– by David Morgan-Brown
Like any other city, Perth needs cinemas. We have a number of Hoyts and Events cinemas at shopping malls in our suburbs, along with the Luna cinemas on the outskirts of the CBD area. But there’s a history of Perth cinemas, long-lost rooms where films came to life in lovingly crafted wonders of architecture. Our cinemas once looked more like theatres, and back when they were a new form of entertainment, their structure was taken very seriously and lavishly. Of the four main cinemas that established the film-going community in Perth, only one now still stands.
The earliest of the four cinemas was the Perth Metro Theatre, which opened as the Queen’s Hall in 1899, but only began playing films in the 1920s. Hoyts took over in 1927, changing its name to the Region Theatre and installed imported Italian chandeliers and a Wurlitzer organ.
In 1938, Hoyts gave up ownership to MGM, transformed the lavish interior design to cinema art decor, but it still remained one of Perth’s most stylish cinemas. It was closed on 13th October 1973 (its final screening was of Gone with the Wind) and was then demolished the following year, the organ relocated to Karrimup community centre.
The Ambassadors Theatre
One of Perth’s biggest and most lavish cinemas was the Ambassadors Theatre, which opened in September 1928 and was the largest cinema ever in Perth, holding 2000 attendees. It was deemed Perth’s first atmospheric cinema, given an extraordinary-looking ‘Florentine renaissance garden’ style, complete with a Bridge of Sighs replica.
Unfortunately, after Union Theatres sold it to Hoyts in the late 1930s, the cinema gradually lost all of its unfixed paraphernalia (such as the statues and doves), soon transforming the architecture into the usual cinema art-decor style. It closed in February 1972 and was demolished, giving way for the Wanamba Arcade which included the 750-seater Hoyts Cinema Two, which opened in 1973 and closed in 1980.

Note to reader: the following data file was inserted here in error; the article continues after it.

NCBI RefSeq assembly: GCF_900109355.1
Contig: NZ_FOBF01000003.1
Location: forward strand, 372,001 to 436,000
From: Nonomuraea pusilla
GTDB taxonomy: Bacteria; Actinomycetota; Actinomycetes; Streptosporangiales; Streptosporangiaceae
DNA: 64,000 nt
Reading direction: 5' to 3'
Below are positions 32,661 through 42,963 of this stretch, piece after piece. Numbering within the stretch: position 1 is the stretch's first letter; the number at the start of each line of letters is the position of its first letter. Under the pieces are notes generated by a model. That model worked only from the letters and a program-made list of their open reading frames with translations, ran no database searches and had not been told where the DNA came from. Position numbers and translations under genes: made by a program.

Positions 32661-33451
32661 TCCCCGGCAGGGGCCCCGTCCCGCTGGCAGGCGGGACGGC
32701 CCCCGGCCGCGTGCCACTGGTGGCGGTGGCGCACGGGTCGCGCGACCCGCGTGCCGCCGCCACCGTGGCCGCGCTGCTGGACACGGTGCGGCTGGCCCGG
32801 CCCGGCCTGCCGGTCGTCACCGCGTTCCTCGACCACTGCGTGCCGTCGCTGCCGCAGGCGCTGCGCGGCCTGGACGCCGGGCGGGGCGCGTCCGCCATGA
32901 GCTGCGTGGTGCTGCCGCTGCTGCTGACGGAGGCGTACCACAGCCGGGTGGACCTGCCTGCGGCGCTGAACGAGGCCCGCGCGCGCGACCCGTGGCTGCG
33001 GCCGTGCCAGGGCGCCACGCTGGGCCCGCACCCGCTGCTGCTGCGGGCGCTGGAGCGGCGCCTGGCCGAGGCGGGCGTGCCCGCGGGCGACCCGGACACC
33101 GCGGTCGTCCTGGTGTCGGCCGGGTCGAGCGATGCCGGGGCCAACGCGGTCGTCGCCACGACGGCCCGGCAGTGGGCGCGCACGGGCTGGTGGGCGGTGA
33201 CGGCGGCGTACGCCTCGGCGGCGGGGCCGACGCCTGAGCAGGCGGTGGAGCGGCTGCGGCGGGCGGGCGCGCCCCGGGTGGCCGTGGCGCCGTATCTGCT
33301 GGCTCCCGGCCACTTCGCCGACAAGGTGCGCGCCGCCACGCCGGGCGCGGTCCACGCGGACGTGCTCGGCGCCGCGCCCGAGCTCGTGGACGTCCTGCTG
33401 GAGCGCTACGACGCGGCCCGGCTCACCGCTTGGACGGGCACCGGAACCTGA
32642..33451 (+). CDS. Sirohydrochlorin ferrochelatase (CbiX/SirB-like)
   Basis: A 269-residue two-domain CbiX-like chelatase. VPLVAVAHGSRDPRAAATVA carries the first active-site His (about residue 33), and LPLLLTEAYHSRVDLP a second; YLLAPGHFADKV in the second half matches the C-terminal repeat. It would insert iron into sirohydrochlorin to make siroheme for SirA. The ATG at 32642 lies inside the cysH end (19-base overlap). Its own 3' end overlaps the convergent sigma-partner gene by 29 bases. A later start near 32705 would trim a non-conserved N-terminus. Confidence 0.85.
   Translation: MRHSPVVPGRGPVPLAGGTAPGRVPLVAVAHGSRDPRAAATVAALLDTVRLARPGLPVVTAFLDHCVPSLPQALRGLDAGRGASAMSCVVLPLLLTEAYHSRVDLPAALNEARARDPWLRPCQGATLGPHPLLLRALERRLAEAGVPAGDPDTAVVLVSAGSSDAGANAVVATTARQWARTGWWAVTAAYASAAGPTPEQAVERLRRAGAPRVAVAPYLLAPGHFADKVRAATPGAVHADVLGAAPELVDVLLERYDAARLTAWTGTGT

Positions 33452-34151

The Piccadilly Cinema
The Piccadilly Cinema opened in March 1938 (just a month after the Piccadilly Arcade it resides in had opened) as a 1,100-seater. Opening during this inter-war period, it was designed in the Inter-war Functionalist style, a reflection of the optimism during this Depression era.
This cinema was under various different ownerships throughout the ‘80s and ‘90s, but it was successfully refurbished and restored in 1984. Malcolm Leech took over in 1990, resurrecting the cinema, and turned one of the disused stalls into a second smaller cinema room that could hold 165 attendees, then later created another 103-seater cinema behind the main screen.
The Piccadilly Cinema, the last cinema in Perth’s CBD, was finally closed down in September 2013 (only briefly reopening its doors for the 2014 Fringe Festival). It closed down with roughly $400,000 in debt, as well as asbestos-ridden ceilings that had collapsed in May and June in 2012.
New Oxford Theatre/Luna Leederville
The only cinema of these four to still be standing and operational is the New Oxford Theatre (now known as Luna Leederville, though it still graces the original name on the building). Opened in 1928, it managed to seat 1,200 cinema-goers, and was the first suburban cinema in Perth to install a sound system.
In 1979, Cyril Watson (who owned the Piccadilly in its final years) ran the cinema and reopened it as the New Oxford. Throughout the ‘80s, renovations and amendments were made, with upgrades and improvements made on the projection equipment and seating. It was renamed Luna Cinemas in 1990, with another cinema room added in 1995, along with another renovation in 1999 when it was renamed to Luna Leederville, the name it goes by to this day.